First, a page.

DWAC is holding an I-26 Connector grassroots education and activation meeting on Sunday afternoon March 26 from 4:00 to 6:00 pm at Habitat Brewing at 174 Broadway Street (with parking available in the Moog parking lot and behind Habitat.) We’d like to thank Habitat for its warm welcome to community groups that wish to hold meetings at its facilities. In addition to great beer and wine for purchase, here’s what to expect at this “don’t miss” meeting:
- We’ll update you on where things stand with the City and NCDOT on the planning process for the “highway from hell!”
- We’ll have DWAC window signs available for activists to distribute to businesses throughout the City.
- We’ll tell you what you can do to help change the outcome of the current project NCDOT is planning.
In the meantime, we are pleased to announce that the City of Asheville has finally acted on DWAC’s repeated requests to do two essential things:
- On February 22, the City finally released its Request for Qualifications (RFQ) for a $200,000 contract to hire a multi-disciplinary consulting firm with engineering and highway planning expertise to assist the City in assessing NCDOT’s plans for the I-26 Connector and strengthen its ability to negotiate with State planners from a position of knowledge. DWAC had initially requested that step in a meeting with Mayor Esther Manheimer last July. Because City personnel and elected leaders charged with negotiating with NCDOT on behalf of the City didn’t believe it was necessary, this move was delayed. DWAC continued to press the point, and so the City finally agreed that it needed professional expertise on this project. The timeline as detailed in the RFQ indicates that the City is planning to have its consulting team under contract by the end of April. http://www.ashevillenc.gov/civicax/filebank/blobdload.aspx?blobid=26538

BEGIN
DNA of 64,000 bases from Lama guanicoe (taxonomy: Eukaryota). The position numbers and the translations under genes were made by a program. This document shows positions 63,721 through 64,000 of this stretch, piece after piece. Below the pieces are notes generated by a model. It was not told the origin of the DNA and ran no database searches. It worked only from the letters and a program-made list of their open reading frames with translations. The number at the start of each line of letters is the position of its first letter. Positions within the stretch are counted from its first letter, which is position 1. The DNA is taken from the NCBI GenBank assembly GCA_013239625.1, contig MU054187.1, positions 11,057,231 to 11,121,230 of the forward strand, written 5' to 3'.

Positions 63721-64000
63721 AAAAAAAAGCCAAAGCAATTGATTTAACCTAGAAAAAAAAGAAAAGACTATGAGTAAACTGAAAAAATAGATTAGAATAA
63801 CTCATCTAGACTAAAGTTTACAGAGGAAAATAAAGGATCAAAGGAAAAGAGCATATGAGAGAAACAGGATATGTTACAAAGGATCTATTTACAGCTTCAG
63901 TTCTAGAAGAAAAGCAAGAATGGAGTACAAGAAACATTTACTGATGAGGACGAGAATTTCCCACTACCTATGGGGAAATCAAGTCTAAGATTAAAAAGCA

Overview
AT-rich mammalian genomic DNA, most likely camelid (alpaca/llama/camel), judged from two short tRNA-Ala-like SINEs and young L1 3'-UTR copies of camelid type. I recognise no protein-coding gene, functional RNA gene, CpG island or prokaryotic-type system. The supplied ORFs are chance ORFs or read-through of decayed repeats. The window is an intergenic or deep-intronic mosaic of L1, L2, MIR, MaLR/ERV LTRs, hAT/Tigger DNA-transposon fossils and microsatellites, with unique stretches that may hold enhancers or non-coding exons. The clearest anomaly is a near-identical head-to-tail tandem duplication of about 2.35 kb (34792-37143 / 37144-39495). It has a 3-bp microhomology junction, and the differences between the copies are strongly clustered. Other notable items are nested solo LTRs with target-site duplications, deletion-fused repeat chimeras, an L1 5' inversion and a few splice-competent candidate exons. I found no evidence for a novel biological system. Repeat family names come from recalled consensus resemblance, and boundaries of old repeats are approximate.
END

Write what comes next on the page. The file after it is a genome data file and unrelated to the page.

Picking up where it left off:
- The City finally added a page to its website about the I-26 Connector project in keeping with its open meetings and governmental transparency obligations. DWAC has long-contended that a project of this size and scope that will change the face of Asheville forever demands ongoing public oversight. Until February 20 of this year, the City and NCDOT have held all planning meetings and made project decisions behind closed doors in defiance of North Carolina statutes. It’s in these “Working Group” meetings that the public can see what the City and NCDOT are negotiating in terms of improvements. Go to http://www.ashevillenc.gov/departments/comm_public/projects_n_initiatives/i_26_connector_project.htm and review the minutes of the six illegally held meetings and you’ll see why the parties haven’t wanted the public in the room. Rather than frank negotiations about fixing the size and scope of this project so that it’s right for Asheville and its residents, much of the discussion has focused on planter boxes and bike paths!
We look forward to seeing you on Sunday, March 26. In the meantime, go to our website at www.dontwreckasheville.org for more information; to sign our petition; and, to contribute funding for the DWAC effort!